The tricky parts happen in the Confluence Park area (getting from there to Lipan St), through Arvada (finding your way to Simms St from Grandview Ave), and around Golden (finding Clear Creek Trail and navigating a loop around the city). None of these should put you off your game. The text below assumes you’re starting this ride in Denver, but there’s no good reason you shouldn’t do the ride from Golden, Wheat Ridge, Arvada, or Lakewood.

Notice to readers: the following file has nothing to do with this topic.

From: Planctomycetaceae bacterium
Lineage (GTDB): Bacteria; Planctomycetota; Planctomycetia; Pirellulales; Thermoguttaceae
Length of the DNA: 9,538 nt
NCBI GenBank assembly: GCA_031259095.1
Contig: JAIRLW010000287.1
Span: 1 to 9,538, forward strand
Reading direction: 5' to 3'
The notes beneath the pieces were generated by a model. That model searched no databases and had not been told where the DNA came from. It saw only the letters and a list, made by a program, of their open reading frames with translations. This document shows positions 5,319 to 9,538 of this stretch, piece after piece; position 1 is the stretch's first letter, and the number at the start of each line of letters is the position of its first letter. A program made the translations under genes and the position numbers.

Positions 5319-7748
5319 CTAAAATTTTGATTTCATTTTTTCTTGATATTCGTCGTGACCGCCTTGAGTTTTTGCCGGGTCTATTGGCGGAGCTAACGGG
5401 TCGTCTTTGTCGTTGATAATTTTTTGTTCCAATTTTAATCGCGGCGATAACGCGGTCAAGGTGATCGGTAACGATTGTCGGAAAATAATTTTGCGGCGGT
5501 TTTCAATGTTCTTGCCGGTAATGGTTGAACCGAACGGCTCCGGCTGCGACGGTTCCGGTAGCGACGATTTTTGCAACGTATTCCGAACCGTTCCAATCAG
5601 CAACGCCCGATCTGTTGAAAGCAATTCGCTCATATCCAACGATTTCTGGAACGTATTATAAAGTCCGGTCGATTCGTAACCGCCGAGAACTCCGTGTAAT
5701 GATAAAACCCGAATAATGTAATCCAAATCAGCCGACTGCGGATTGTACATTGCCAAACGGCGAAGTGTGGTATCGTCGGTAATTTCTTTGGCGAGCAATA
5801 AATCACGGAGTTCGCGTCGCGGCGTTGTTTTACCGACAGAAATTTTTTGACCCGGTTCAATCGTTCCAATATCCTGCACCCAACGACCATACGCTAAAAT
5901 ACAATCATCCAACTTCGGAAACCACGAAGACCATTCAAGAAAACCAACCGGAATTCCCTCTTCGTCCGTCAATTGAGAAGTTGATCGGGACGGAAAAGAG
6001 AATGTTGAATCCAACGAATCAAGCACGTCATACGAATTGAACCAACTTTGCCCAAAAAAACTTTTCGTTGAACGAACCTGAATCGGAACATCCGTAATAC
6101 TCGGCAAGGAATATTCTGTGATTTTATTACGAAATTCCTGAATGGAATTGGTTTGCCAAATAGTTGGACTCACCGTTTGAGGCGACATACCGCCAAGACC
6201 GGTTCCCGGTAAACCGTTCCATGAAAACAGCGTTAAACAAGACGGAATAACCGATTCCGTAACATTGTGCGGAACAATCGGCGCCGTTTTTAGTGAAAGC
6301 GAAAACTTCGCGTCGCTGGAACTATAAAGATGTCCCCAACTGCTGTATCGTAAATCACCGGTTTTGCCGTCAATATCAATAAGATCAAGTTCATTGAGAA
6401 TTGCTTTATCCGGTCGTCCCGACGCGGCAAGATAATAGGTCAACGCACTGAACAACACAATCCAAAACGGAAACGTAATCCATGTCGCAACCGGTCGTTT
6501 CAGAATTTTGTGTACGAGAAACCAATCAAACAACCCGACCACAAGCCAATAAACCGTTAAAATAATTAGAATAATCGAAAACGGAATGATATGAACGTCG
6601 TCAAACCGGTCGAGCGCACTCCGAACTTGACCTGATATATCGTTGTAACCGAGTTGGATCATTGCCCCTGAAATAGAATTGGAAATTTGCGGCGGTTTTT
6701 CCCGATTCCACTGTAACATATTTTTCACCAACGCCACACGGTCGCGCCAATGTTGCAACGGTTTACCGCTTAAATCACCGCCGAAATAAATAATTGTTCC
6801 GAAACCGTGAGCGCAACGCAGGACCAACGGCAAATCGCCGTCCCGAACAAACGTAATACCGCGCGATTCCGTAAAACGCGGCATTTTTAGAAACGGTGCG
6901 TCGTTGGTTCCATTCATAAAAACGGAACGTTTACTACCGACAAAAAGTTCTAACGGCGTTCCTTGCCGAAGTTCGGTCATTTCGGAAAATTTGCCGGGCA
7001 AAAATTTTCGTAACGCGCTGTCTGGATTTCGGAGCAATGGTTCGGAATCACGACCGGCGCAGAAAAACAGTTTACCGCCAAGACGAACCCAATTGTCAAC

From Confluence Park you have three options to ride to Lipan St, which in turn connects you to 46th Ave. You can ride north on the Platte River Trail to Cuernavaca Park, then find the trail spur that parallels the interstate and links up with 36th Ave and Inca St. Just remember to stay on the northwest bank of the Platte and you’ll come directly to Cuernavaca Park. Second, you can jump onto Platte St and ride it northeast to the same trail spur. These two options take you along the historic train tracks and gives some interesting views of graffiti as you pass under the interstate and a spectacular view of downtown. Once you’ve crossed under the interstate, work your way west to Lipan St.